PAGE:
Three active and one former Phoenix police officers from the South Mountain Precinct have been indicted on felony charges for allegedly billing Phoenix businesses for off-duty security work they did not perform, according to the Attorney General's Office.

The South Mountain precinct, northwest of Seventh and Southern avenues in Phoenix, provides police service to Ahwatukee Foothills.

Former Officer George Emil Contreras, 45, was indicted on four felony counts, including fraud, illegal control of an enterprise, and theft for actions he took during his employment with the department performing off-duty security services for multiple clients, according to a statement Thursday from Attorney General's Office spokesman Steve Wilson. Contreras was a Phoenix police officer for 18 years before he resigned in 2008.

Phoenix Police Sgt. Benjamin Hugh Sywarungsymun, 35, Officer Steven Paul Peck, 40, and Officer Aaron J. Lentz, 30, also were indicted on theft charges related to off-duty work, according to Wilson.

The indictment alleges that from December 2005 through 2007, Contreras committed fraud and theft against the Cotton Center Townhomes at 48th Street and Broadway, Laron Incorporated, Arizona Materials, and Eisenberg Properties by submitting false invoices and billing them for more off-duty hours doing security work than he actually performed. Sywarungsymun, Peck and Lentz also are alleged to have committed theft by accepting pay for hours they did not work.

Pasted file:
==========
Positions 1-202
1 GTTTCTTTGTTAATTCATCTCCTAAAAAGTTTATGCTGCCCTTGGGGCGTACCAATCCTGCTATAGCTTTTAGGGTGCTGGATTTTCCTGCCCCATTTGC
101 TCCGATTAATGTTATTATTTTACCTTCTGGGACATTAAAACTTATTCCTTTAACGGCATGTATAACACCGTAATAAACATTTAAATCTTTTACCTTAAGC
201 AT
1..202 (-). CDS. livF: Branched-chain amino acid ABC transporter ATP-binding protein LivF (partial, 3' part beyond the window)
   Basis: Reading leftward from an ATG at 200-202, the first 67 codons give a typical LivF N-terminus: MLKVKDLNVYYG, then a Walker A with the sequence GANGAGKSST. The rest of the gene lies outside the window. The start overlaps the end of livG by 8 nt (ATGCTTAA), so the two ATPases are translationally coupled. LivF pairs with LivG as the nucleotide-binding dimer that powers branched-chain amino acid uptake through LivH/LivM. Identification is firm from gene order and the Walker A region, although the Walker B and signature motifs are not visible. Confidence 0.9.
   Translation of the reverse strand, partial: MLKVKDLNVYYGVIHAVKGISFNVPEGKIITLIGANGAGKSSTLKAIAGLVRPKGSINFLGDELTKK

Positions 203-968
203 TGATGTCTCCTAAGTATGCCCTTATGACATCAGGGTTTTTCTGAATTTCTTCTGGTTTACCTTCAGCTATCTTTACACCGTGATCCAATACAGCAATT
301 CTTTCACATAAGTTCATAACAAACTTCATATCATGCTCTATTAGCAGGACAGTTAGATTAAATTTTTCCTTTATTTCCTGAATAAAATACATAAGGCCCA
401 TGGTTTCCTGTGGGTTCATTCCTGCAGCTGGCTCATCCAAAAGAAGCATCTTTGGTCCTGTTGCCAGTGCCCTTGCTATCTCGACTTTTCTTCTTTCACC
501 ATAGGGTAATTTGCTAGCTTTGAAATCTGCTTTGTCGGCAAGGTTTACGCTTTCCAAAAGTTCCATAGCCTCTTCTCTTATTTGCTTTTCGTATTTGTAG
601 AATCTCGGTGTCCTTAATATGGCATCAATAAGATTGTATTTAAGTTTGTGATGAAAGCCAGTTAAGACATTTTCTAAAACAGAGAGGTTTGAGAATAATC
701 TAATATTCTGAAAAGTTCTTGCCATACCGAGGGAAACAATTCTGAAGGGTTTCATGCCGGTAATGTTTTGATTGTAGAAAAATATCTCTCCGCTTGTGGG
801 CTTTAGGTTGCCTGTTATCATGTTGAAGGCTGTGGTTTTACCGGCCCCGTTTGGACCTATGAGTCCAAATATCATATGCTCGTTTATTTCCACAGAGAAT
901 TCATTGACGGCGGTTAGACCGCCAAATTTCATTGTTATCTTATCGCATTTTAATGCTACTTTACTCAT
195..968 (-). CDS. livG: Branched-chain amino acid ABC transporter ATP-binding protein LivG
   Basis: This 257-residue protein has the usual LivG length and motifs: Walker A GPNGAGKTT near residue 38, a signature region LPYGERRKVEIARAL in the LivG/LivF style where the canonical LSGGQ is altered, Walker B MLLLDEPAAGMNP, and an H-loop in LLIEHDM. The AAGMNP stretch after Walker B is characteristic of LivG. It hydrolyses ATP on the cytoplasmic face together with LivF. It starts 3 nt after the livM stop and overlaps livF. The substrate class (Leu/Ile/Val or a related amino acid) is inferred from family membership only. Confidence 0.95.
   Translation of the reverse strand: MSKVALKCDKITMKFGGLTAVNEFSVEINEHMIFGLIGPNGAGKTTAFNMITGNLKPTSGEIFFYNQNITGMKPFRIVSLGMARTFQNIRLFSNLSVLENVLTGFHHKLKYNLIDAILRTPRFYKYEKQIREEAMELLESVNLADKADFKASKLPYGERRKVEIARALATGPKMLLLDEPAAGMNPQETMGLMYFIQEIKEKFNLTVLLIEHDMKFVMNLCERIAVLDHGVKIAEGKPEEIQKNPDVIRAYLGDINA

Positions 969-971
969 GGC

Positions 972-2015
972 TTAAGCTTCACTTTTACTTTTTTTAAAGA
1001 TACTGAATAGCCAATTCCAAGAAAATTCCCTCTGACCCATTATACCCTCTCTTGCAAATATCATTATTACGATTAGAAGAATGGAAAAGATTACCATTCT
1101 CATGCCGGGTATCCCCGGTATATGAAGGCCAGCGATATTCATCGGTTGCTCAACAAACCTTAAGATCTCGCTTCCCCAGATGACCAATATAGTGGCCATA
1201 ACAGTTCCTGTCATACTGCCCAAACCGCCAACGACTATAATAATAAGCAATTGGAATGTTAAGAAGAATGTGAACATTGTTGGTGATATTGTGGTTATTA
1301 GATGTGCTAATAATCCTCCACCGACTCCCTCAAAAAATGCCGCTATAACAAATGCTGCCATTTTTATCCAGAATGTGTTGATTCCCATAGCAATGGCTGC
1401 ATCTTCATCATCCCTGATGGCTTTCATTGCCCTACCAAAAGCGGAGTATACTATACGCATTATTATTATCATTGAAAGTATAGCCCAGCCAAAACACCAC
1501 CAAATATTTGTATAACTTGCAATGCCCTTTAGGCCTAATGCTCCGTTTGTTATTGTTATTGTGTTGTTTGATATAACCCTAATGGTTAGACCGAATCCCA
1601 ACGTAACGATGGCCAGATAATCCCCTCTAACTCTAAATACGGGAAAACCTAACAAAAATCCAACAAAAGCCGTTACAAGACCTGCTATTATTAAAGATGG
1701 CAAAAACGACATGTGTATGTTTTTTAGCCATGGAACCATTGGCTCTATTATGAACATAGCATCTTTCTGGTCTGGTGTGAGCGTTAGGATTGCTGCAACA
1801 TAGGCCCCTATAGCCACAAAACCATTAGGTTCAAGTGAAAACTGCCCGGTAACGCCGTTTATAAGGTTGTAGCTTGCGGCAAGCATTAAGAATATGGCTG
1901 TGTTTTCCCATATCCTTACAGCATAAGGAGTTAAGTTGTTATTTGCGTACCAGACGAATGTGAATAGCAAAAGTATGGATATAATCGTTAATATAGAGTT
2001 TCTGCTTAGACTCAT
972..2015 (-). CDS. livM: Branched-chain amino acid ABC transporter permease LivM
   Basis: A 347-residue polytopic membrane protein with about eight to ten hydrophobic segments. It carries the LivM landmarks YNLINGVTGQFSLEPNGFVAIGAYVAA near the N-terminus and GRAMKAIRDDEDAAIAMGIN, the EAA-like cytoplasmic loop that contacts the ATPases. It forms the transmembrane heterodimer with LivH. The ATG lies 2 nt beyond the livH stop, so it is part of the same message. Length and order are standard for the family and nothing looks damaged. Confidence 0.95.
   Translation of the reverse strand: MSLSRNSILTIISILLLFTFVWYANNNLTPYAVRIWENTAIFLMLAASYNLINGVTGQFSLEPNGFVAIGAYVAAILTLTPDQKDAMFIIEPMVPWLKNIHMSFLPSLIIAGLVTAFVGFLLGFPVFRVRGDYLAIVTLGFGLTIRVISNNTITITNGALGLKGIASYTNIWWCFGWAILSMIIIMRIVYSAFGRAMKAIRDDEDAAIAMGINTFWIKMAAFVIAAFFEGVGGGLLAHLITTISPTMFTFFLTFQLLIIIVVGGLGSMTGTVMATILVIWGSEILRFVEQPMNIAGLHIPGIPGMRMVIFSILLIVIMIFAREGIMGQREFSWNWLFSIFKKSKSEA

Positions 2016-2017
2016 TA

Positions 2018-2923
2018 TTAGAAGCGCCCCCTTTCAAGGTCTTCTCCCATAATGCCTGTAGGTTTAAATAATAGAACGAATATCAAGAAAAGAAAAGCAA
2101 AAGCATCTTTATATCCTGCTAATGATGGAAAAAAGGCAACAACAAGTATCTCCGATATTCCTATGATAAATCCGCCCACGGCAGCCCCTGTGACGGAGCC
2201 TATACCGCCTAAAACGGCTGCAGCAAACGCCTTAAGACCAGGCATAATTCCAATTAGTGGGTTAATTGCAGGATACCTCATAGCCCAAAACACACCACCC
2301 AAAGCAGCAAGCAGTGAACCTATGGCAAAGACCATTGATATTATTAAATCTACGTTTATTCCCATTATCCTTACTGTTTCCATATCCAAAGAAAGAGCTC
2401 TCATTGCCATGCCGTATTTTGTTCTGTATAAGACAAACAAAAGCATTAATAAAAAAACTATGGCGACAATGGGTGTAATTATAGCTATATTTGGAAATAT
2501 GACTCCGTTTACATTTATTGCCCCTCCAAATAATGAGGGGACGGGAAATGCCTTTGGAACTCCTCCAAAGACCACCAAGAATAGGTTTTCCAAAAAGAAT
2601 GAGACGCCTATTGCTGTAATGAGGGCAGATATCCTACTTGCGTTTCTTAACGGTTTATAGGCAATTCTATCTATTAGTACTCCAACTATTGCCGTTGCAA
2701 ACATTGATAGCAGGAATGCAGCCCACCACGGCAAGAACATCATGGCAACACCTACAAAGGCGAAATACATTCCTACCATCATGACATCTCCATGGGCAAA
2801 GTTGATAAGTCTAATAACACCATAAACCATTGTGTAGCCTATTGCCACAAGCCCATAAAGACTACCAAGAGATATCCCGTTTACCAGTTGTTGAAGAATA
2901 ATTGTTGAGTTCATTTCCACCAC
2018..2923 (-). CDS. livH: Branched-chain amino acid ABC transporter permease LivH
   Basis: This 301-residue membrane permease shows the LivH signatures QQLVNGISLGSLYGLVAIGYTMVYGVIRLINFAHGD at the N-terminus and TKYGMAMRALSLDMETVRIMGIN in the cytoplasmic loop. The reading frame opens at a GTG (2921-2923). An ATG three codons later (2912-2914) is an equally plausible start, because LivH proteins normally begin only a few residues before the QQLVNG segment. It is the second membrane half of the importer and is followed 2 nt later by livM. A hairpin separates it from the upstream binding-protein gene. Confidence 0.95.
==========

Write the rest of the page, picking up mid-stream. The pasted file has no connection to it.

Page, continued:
Contreras, as the department's off-duty assignments coordinator, assigned a large majority of shifts to himself, as well as the other officers listed in the indictment, according to the Attorney General's Office. He is accused of committing thefts in excess of $9,000, while Lentz is accused of inappropriately billing $2,000, Sywarungsymun $1,800, and Peck $1,700 - all potentially felony level thefts, according to Wilson. Total losses alleged in the indictment are in excess of $16,000.

The alleged victim that suffered the largest loss was the Cotton Center Townhomes, which involved a security job contracted with the Phoenix Police Department by three homeowners associations to help reduce crime in an area with a high volume of calls for police service, requiring two officers and a marked patrol car, according to Wilson.

The investigation had been ongoing since 2007.

(1) comment

Jeronimo Dan

You know that's not bad word if you can get, and don't get caught...

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